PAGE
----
Figs (FIGS 0.67%) recently went public, and it is so much more than just a "scrubs company." In this Fool Live video clip, recorded on July 8, Fool.com contributor Matt Frankel, CFP, explains to colleague Brian Feroldi why he's ready to open a position in this wonderful business.
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Matt Frankel: I am talking about a company that is already public called Figs, ticker symbol is F-I-G-S. This is a healthcare apparel company. Now, that might sound like a boring business to a lot of people, but it's really not. They're trying to revolutionize a business that hasn't had any significant innovation in about 100 years. My wife is a healthcare professional, and this is what got the company on my radar. One of these [holds up Figs-branded package] shows up on my doorstep at least every few weeks. People are very loyal to this company, they have 1.5 million active customers. They did about $260 million in revenue in 2020. That was 138% year-over-year growth. This brand is catching on very quickly. This is a founder-led company -- its two co-founders are its two co-CEOs. And for an apparel company, the margins here are fantastic. A 70% gross margin from an apparel company, 23% adjusted EBITDA margin. This is a profitable company, which is a weird word to use in conjunction with an IPO these days.
They were free cash flow positive in 2020, then almost $20 million in free cash flow off of that $260 million in revenue. Pretty good profit margins, especially for such a high-growth apparel company. And 62% of its sales are from repeat customers. I mentioned that one of these envelopes shows up on my doorstep every few weeks. It's because people who buy this product continue to buy the product. And they're not just about scrubs -- they're really branching off into other lifestyle branded items for healthcare professionals. My wife swears by their compression socks. She says they're the best compression socks that she's ever worn. She works in an ICU nursing unit, and I don't know if you're familiar -- those are 12-hour shifts, you are on your feet for a long time. So any apparel that can really alleviate that... I don't want to be on my feet for 12 hours, I'm spoiled, I get to sit at a desk all day. I can't tell if Brian's standing right now or not, but I'm not.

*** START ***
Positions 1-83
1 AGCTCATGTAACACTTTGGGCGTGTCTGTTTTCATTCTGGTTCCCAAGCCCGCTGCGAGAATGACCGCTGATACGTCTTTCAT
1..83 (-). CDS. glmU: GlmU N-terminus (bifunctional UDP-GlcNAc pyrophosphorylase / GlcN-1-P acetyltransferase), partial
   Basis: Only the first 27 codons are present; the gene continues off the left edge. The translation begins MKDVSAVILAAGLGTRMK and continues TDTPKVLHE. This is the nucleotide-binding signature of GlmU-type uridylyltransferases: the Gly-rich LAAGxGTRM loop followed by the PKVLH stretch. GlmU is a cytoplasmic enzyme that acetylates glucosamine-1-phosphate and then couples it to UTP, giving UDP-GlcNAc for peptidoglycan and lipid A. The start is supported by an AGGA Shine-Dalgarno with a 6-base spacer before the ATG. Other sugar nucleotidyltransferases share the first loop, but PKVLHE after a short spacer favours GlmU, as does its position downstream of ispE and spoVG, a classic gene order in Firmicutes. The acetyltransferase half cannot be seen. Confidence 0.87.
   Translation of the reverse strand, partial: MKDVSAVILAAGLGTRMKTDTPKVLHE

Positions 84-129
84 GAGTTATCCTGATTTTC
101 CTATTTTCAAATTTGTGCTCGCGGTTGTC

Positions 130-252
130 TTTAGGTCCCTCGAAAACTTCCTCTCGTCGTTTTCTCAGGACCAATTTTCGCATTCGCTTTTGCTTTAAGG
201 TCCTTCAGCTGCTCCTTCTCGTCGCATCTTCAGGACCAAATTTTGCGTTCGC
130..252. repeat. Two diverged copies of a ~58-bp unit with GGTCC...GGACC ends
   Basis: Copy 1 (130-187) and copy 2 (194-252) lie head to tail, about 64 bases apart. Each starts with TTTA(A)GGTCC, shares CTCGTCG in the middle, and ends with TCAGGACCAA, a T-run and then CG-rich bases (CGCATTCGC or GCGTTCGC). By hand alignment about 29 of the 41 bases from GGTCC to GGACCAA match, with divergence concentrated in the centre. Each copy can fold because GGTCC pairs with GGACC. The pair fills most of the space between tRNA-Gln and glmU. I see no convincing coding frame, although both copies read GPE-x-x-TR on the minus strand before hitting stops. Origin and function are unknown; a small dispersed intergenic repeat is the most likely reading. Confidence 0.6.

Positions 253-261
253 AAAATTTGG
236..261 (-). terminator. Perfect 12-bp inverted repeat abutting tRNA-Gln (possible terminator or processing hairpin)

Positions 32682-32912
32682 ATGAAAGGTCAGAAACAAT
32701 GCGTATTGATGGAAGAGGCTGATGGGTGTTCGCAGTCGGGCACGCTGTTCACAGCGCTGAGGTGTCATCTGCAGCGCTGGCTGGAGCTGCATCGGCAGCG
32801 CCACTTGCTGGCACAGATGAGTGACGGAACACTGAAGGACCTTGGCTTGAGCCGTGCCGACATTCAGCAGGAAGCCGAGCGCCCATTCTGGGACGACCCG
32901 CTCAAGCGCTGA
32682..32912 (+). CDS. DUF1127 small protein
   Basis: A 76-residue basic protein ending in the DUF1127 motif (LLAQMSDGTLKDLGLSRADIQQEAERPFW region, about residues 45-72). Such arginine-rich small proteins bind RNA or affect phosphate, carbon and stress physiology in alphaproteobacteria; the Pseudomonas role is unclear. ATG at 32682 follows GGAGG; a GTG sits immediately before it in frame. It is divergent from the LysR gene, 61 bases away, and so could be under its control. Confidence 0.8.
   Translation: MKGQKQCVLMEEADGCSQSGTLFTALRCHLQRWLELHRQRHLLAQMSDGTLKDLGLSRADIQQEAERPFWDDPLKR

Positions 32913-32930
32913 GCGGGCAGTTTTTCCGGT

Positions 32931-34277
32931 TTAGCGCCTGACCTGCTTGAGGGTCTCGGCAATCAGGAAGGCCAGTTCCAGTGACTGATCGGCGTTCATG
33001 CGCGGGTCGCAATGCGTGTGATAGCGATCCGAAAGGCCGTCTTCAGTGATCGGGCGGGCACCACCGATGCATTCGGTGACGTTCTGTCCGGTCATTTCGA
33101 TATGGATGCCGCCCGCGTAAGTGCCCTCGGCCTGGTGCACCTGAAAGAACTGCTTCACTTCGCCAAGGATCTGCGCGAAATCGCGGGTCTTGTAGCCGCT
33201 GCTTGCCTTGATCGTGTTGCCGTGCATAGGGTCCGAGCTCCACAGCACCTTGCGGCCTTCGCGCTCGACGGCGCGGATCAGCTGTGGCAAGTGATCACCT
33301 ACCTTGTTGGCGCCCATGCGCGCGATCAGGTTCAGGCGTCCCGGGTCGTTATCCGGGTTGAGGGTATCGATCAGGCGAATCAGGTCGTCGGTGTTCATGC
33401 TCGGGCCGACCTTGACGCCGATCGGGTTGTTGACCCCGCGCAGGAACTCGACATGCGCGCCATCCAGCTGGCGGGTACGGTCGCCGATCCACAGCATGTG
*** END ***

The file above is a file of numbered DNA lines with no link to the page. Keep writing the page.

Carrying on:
Brian Feroldi: I stand.
Frankel: Brian stands. I probably should. But it's a really impressive story. They went public about a month ago, very late May, at a share price of $22. They've already almost doubled from that, they're at $44.
Jon mentioned that a lot of times IPOs will skyrocket on day one. This is one I missed the boat on, TD Ameritrade actually participated in this and offered me the IPO, and I said no at first because I didn't really get it. I didn't get the business still I started to dig into it, and a lot of people don't. I cover real estate most of the time, and a lot of people don't get those [companies] because the businesses sound boring, and a "scrubs company" sounds boring to a lot of people. But the addressable market opportunity here is huge. Healthcare is a big business. They commissioned to study and found that in the U.S. alone, $12 billion with a "B" of healthcare apparel is sold every year. Most of this comes from the legacy companies. Can you tell me the No. 2 scrubs brand?
Feroldi: Cintas (CTAS 0.64%)?
Frankel: Right, that's the point. Is that most healthcare apparel companies don't have brand recognition. Most make a very generic product. Have you ever seen a brand label on a pair of scrubs? If I have, I don't remember what it was. And that's the point -- they're really trying to disrupt a market that has not been disrupted in this century. So, $12 billion market opportunity domestically, $70 billion globally, and healthcare is a growing market too. Healthcare employment is expected to increase by about 15% over the next decade, so that market is going to grow even further. I mentioned they did about $260 million of sales last year. That's just scratching the surface of this opportunity. Given that 70% gross margin, there is a lot of money to be made here.
They trade at a $7 billion market cap today, so not a cheap stock, that's about 27 times sales, which is a hefty multiple for an apparel company. But given the growth rate, I have said, more than doubled revenue in the past year, the loyal customer base, their customer count has roughly doubled over the past year. The loyalty, the frequency of purchases by their customer base, the market opportunity, and the fact that it's a profitable company and growing its profits rapidly really got me interested in this company. This is one that's really on my radar. I'd hoped to get a little closer to the IPO price, I feel like I missed the boat on that. The value investor in me wants a pullback. But I could see myself getting into this at the current price, I like it that much.